Living on a silicon cell

German scientists have developed a technique that hooks up living tissue to electronic circuitry.

German scientists have developed a technique that hooks up living tissue to electronic circuitry, a discovery that could lead to implants that communicate with the body and hybrid sensors made from biological material and silicon.

‘Having solved the principal problem of coupling cellular electrical signals with silicon electrical signals, we can now proceed to develop cellular biosensors,’ said Peter Fromherz at the Max-Planck Institute for Biochemistry, Martinsried, Germany.

Connecting living cells to silicon circuitry is said to be difficult because cells grown on silicon sheets do not bond to the surface.

Instead they float 40 nanometres above their nutrient solution. Even though the gap is small, it makes it very difficult for electronic devices to detect the weak electrical signals produced by the cells.

Fromherz found a way around the problem by making cells produce larger electrical signals through their ‘ion channels’, gates in the cell membrane that pump out electrical signals.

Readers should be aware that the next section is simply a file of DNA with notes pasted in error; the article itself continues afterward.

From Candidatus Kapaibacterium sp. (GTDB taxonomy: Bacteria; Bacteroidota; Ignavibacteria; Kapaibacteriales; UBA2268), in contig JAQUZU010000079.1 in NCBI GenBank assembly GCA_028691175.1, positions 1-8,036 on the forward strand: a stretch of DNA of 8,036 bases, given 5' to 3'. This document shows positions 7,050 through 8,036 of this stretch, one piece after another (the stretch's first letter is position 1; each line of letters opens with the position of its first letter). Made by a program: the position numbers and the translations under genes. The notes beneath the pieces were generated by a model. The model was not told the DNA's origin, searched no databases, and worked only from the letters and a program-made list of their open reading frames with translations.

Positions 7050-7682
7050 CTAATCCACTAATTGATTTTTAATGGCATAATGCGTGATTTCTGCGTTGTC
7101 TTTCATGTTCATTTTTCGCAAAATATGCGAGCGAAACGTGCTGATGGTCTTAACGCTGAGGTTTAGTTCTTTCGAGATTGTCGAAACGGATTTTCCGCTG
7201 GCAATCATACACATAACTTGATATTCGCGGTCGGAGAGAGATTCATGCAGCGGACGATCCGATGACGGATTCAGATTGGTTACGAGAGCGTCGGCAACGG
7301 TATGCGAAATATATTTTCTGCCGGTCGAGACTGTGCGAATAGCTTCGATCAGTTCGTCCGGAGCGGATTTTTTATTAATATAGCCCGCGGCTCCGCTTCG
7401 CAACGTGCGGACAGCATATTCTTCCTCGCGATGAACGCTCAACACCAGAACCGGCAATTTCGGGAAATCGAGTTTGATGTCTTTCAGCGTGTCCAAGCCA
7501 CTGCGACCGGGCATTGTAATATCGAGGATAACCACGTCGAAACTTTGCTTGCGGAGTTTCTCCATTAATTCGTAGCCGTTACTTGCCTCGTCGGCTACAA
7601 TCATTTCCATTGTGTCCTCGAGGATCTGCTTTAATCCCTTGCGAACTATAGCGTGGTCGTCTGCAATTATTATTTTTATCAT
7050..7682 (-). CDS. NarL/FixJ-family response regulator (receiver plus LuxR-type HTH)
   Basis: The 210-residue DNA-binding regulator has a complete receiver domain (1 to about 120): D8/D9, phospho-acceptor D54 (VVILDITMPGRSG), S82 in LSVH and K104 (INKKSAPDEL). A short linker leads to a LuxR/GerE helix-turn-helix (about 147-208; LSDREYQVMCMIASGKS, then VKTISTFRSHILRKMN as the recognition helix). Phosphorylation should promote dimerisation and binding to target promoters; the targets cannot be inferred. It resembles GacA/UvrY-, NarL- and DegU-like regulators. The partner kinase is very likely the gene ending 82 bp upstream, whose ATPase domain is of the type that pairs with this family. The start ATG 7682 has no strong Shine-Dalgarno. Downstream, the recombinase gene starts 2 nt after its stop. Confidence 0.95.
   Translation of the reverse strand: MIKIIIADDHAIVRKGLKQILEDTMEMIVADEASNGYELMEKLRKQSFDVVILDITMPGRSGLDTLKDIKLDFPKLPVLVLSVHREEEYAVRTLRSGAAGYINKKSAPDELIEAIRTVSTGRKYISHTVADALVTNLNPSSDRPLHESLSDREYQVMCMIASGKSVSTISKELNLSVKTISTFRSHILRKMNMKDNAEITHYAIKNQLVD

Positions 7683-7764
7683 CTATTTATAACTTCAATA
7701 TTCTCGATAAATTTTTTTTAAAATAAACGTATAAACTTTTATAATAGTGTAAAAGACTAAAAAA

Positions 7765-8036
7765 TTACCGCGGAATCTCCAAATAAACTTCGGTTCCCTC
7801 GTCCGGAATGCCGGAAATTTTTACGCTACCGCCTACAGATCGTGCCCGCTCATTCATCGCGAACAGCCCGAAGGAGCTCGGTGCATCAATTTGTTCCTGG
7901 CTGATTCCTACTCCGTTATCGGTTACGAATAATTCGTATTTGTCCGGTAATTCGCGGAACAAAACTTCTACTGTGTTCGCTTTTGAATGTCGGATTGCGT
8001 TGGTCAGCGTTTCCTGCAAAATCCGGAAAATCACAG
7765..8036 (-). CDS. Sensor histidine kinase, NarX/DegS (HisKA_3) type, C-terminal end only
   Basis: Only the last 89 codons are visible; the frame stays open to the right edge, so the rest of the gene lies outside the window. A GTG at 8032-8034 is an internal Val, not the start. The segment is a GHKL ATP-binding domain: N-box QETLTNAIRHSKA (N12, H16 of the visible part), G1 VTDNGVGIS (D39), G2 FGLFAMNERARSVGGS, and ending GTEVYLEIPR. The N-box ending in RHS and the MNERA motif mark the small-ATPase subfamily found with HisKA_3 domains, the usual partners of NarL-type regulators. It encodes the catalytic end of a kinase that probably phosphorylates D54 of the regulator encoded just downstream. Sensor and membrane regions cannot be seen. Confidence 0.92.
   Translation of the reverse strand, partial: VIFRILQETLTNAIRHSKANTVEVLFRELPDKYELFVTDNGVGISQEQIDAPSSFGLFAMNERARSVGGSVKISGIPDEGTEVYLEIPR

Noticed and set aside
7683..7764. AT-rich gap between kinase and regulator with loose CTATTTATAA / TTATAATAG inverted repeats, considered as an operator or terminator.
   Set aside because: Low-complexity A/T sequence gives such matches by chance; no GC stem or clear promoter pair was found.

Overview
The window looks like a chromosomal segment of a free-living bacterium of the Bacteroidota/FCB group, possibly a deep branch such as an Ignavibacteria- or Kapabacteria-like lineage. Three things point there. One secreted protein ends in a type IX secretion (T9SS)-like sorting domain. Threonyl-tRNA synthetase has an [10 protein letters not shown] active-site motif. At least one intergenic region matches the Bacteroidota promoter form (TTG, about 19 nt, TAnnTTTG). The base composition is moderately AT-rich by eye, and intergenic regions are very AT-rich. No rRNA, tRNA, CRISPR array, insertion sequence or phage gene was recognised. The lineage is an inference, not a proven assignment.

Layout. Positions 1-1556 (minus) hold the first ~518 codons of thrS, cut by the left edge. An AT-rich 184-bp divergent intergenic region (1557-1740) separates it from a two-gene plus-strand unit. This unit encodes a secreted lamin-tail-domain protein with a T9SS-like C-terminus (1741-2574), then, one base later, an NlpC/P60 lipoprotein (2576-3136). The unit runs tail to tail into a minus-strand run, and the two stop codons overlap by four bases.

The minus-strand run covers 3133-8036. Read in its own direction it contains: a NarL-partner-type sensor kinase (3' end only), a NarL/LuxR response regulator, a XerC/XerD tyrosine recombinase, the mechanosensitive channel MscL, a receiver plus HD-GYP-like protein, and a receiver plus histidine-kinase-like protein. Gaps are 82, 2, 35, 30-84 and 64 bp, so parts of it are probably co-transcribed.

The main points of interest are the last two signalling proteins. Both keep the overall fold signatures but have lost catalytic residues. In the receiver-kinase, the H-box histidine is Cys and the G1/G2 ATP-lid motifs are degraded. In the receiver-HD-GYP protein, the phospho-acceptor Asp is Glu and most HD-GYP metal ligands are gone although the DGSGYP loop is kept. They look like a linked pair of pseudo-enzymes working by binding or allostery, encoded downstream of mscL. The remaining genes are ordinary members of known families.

To boost the signal, he took human kidney cells that have very few ‘ion channels’ and added a gene for a specific type of ion channel capable of conducting large electrical signals.

The result was a group of cells with extra ion channels capable of producing stronger electrical signals.

When Fromherz grew the cells on a silicon transistor he found the transistor could detect and amplify the electrical signals being pushed out of the cells.

Erwin Neher of the Max-Planck Institute for Biophysical Chemistry said that coupling living tissue to electronics in this way could lead to far more sophisticated implants in the future. ‘Intelligent prosthetic devices could be designed that allow two-way communication between their control circuits and the nervous system.’